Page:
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COSMOS 5 is a container based service which does not use SSL/TLS out of the box. This guide will help you configure SSL and TLS. Learn more at the Traefik docs.

Generate the certificate

Note: Self-signed certificates are considered insecure for the Internet. Firefox will treat the site as having an invalid certificate, while Chrome will act as if the connection was plain HTTP.

To create a new Self-Signed SSL Certificate, use the openssl req command (run on linux from the cosmos-project root):

openssl req -newkey rsa:4096 \
            -x509 \
            -sha256 \
            -days 3650 \
            -nodes \
            -out ./openc3-traefik/cert.crt \
            -keyout ./openc3-traefik/cert.key

Country Name (2 letter code) [XX]:.
State or Province Name (full name) []:.
Locality Name (eg, city) [Default City]:.
Organization Name (eg, company) [Default Company Ltd]:.
Organizational Unit Name (eg, section) []:.
Common Name (eg, your name or your server hostname) []: <!-- UPDATE WITH YOUR HOSTNAME HERE -->
Email Address []:

Let's breakdown the command and understand what each option means:

  • newkey rsa:4096 - Creates a new certificate request and 4096 bit RSA key. The default one is 2048 bits.
  • x509 - Creates a X.509 Certificate.
  • sha256 - Use 265-bit SHA (Secure Hash Algorithm).
  • days 3650 - The number of days to certify the certificate for. 3650 is ten years. You can use any positive integer.
  • nodes - Creates a key without a passphrase.
  • out ./openc3-traefik/cert.crt - Specifies the filename to write the newly created certificate to. You can specify any file name.
  • keyout ./openc3-traefik/cert.key - Specifies the filename to write the newly created private key to. You can specify any file name.

For more information about the openssl req command options, visit the OpenSSL req documentation page.

Updating the openc3-traefik Dockerfile

Add the new cert to the traefik Docker container.

--- a/openc3-traefik/Dockerfile
+++ b/openc3-traefik/Dockerfile
@@ -1,3 +1,4 @@
 FROM traefik:2.4
 COPY ./traefik.yaml /etc/traefik/traefik.yaml
+COPY ./cert.crt ./cert.key /etc/certs/

Updating the Traefik config

Configure Traefik to use the new cert file.


--- a/openc3-traefik/traefik.yaml
+++ b/openc3-traefik/traefik.yaml
@@ -3,6 +3,17 @@
+  certificates:
+   - certFile: "/etc/certs/cert.crt"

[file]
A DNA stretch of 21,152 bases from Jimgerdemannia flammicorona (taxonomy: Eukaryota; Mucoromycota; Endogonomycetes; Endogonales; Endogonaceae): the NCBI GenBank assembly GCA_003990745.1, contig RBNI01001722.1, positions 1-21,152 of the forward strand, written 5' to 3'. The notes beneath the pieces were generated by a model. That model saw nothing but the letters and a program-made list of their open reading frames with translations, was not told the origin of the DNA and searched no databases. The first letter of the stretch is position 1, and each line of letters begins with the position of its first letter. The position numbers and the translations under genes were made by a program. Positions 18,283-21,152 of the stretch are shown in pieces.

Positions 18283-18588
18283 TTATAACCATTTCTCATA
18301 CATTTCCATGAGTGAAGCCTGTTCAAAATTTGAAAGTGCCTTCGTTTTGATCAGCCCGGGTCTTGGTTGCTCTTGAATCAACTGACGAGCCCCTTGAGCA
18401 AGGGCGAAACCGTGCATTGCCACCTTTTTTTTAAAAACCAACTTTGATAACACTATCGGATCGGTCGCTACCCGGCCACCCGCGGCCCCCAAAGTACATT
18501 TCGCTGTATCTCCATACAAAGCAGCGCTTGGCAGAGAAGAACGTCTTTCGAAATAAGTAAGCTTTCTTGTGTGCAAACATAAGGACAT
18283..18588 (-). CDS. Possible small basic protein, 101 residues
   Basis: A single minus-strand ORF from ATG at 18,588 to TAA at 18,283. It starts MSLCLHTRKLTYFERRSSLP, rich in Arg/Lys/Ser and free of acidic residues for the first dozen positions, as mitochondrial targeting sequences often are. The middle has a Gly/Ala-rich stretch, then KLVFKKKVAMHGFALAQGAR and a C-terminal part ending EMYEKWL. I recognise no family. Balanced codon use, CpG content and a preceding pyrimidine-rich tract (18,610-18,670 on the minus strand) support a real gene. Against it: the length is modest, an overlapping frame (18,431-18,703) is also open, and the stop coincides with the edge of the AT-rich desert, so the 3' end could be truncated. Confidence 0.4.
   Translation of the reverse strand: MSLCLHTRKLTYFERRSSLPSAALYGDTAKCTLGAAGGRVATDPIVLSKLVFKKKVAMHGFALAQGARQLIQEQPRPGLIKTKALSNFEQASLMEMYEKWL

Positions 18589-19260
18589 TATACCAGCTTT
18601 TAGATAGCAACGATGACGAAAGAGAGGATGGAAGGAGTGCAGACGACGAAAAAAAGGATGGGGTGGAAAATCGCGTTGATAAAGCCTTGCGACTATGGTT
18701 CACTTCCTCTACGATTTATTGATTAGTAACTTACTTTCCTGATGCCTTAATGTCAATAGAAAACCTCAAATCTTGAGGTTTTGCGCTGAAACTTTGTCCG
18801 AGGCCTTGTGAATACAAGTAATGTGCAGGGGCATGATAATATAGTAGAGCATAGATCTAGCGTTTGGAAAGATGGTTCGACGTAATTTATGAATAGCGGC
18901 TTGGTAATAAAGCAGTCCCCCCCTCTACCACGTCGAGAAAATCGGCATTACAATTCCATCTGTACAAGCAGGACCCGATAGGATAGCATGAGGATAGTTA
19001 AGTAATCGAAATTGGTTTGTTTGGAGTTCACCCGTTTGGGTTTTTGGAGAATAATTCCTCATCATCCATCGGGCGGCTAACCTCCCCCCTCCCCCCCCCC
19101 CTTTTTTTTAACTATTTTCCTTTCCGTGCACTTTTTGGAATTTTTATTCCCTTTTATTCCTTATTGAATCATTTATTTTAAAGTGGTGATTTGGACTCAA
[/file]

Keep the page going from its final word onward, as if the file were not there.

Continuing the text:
+     keyFile: "/etc/certs/cert.key"
# Listen for everything coming in on the standard HTTP port
    address: ":2900"
+    http:
+      redirections:
+        entryPoint:
+          to: websecure
+          scheme: https
+  websecure:
+    address: ":2943"
+    http:
+      tls:
+        domains:
+          - main: "<!-- UPDATE WITH YOUR HOSTNAME HERE -->"

Update docker-compose.yaml

Update traefik to use secure port 443 instead of port 80.

--- a/compose.yaml
+++ b/compose.yaml
@@ -70,7 +70,7 @@ services:
     image: "ballaerospace/openc3-traefik:${OPENC3_TAG}"
-      - "80:2900"
+      - "443:2943"
     restart: "unless-stopped"

Now you can run ./ start to rebuild the Traefik container and it should include your new cert file.

Let's Encrypt


privkey.pem is the "key" file

Sometimes it is named as cert.key or


fullchain.pem is your "crt" file.

Sometimes it is named as

CRT/KEY Bundle

bundle.pem would be made like so: cat fullchain.pem privkey.pem > bundle.pem

HAProxy is the only server that I know of that uses bundle.pem.


cert.pem contains ONLY your certificate, which can only be used by itself if the browser already has the certificate which signed it, which may work in testing (which makes it seem like it may be the right file), but will actually fail for many of your users in production with a security error of untrusted certificate.

However, you don't generally use the cert.pem by itself. It's almost always coupled with chain.pem as fullchain.pem.


chain.pem is the intermediary signed authority, signed by the root authority - which is what all browsers are guaranteed to have in their pre-built cache.

Checking certs

You can inspect the cert like so:

openssl x509 -in cert.pem -text -noout

Extracting the certificate and keys from a .pfx file

The .pfx file, which is in a PKCS#12 format, contains the SSL certificate (public keys) and the corresponding private keys. You might have to import the certificate and private keys separately in an unencrypted plain text format to use it on another system. This topic provides instructions on how to convert the .pfx file to .crt and .key files.

Extract .crt and .key files from .pfx file

PREREQUISITE: Ensure OpenSSL is installed in the server that contains the SSL certificate.

  1. Start OpenSSL from the OpenSSL\bin folder.

  2. Open the command prompt and go to the folder that contains your .pfx file.

  3. Run the following command to extract the private key:

openssl pkcs12 -in [yourfile.pfx] -nocerts -out [drlive.key]

You will be prompted to type the import password. Type the password that you used to protect your keypair when you created the .pfx file. You will be prompted again to provide a new password to protect the .key file that you are creating. Store the password to your key file in a secure place to avoid misuse.

  1. Run the following command to extract the certificate:
openssl pkcs12 -in [yourfile.pfx] -clcerts -nokeys -out [drlive.crt]
  1. Run the following command to decrypt the private key:
openssl rsa -in [drlive.key] -out [drlive-decrypted.key]

Type the password that you created to protect the private key file in the previous step. The .crt file and the decrypted and encrypted .key files are available in the path, where you started OpenSSL.

Convert .pfx file to .pem format

There might be instances where you might have to convert the .pfx file into .pem format. Run the following command to convert it into PEM format.

openssl rsa -in [keyfile-encrypted.key] -outform PEM -out [keyfile-encrypted-pem.key]